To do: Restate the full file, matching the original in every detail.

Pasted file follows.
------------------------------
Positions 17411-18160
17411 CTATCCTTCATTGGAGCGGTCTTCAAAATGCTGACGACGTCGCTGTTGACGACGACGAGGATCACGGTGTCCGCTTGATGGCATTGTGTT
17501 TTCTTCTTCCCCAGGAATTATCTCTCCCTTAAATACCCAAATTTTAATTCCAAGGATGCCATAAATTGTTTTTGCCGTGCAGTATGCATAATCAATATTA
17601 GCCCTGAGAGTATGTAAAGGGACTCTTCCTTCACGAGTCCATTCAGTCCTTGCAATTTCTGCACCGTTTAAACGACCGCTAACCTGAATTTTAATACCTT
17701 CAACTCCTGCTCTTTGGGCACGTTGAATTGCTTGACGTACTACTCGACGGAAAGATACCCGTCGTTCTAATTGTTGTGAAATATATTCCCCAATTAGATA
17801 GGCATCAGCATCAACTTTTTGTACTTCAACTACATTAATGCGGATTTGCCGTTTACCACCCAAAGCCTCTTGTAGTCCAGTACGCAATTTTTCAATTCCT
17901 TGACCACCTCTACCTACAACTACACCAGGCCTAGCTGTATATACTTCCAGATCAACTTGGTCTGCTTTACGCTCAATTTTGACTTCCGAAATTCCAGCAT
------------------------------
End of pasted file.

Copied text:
Positions 17411-18160
17411 CTATCCTTCATTGGAGCGGTCTTCAAAATGCTGACGACGTCGCTGTTGACGACGACGAGGATCACGGTGTCCGCTTGATGGCATTGTGTT
17501 TTCTTCTTCCCCAGGAATTATCTCTCCCTTAAATACCCAAATTTTAATTCCAAGGATGCCATAAATTGTTTTTGCCGTGCAGTATGCATAATCAATATTA
17601 GCCCTGAGAGTATGTAAAGGGACTCTTCCTTCACGAGTCCATTCAGTCCTTGCAATTTCTGCACCGTTTAAACGACCGCTAACCTGAATTTTAATACCTT
17701 CAACTCCTGCTCTTTGGGCACGTTGAATTGCTTGACGTACTACTCGACGGAAAGATACCCGTCGTTCTAATTGTTGTGAAATATATTCCCCAATTAGATA
17801 GGCATCAGCATCAACTTTTTGTACTTCAACTACATTAATGCGGATTTGCCGTTTACCACCCAAAGCCTCTTGTAGTCCAGTACGCAATTTTTCAATTCCT
17901 TGACCACCTCTACCTACAACTACACCAGGCCTAGCTGTATATACTTCCAGATCAACTTGGTCTGCTTTACGCTCAATTTTGACTTCCGAAATTCCAGCAT